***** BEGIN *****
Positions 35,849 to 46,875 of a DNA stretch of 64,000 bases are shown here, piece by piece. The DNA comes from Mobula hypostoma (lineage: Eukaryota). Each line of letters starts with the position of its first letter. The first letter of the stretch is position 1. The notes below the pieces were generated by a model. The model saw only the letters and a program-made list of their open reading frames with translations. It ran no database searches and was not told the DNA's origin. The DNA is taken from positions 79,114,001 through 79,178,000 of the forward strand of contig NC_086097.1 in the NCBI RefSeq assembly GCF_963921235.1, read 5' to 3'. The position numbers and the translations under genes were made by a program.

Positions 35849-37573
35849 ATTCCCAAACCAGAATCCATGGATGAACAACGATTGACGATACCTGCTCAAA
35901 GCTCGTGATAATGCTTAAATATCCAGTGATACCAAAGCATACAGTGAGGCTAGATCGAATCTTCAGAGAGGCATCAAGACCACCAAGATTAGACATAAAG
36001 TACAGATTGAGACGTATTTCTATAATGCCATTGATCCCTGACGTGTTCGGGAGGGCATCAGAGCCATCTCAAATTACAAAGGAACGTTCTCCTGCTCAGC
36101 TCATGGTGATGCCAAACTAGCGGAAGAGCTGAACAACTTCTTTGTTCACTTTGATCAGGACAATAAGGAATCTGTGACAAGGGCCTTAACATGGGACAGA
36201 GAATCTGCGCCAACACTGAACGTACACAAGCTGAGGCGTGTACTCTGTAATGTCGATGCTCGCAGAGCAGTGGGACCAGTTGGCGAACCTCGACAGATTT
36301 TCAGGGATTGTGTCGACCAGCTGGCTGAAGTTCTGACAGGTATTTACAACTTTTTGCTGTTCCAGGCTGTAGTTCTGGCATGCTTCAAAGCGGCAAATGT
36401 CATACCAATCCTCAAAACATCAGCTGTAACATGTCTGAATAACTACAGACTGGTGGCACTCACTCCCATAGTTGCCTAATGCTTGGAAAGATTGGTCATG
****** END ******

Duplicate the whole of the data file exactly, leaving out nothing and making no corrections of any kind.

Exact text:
Positions 35,849 to 46,875 of a DNA stretch of 64,000 bases are shown here, piece by piece. The DNA comes from Mobula hypostoma (lineage: Eukaryota). Each line of letters starts with the position of its first letter. The first letter of the stretch is position 1. The notes below the pieces were generated by a model. The model saw only the letters and a program-made list of their open reading frames with translations. It ran no database searches and was not told the DNA's origin. The DNA is taken from positions 79,114,001 through 79,178,000 of the forward strand of contig NC_086097.1 in the NCBI RefSeq assembly GCF_963921235.1, read 5' to 3'. The position numbers and the translations under genes were made by a program.

Positions 35849-37573
35849 ATTCCCAAACCAGAATCCATGGATGAACAACGATTGACGATACCTGCTCAAA
35901 GCTCGTGATAATGCTTAAATATCCAGTGATACCAAAGCATACAGTGAGGCTAGATCGAATCTTCAGAGAGGCATCAAGACCACCAAGATTAGACATAAAG
36001 TACAGATTGAGACGTATTTCTATAATGCCATTGATCCCTGACGTGTTCGGGAGGGCATCAGAGCCATCTCAAATTACAAAGGAACGTTCTCCTGCTCAGC
36101 TCATGGTGATGCCAAACTAGCGGAAGAGCTGAACAACTTCTTTGTTCACTTTGATCAGGACAATAAGGAATCTGTGACAAGGGCCTTAACATGGGACAGA
36201 GAATCTGCGCCAACACTGAACGTACACAAGCTGAGGCGTGTACTCTGTAATGTCGATGCTCGCAGAGCAGTGGGACCAGTTGGCGAACCTCGACAGATTT
36301 TCAGGGATTGTGTCGACCAGCTGGCTGAAGTTCTGACAGGTATTTACAACTTTTTGCTGTTCCAGGCTGTAGTTCTGGCATGCTTCAAAGCGGCAAATGT
36401 CATACCAATCCTCAAAACATCAGCTGTAACATGTCTGAATAACTACAGACTGGTGGCACTCACTCCCATAGTTGCCTAATGCTTGGAAAGATTGGTCATG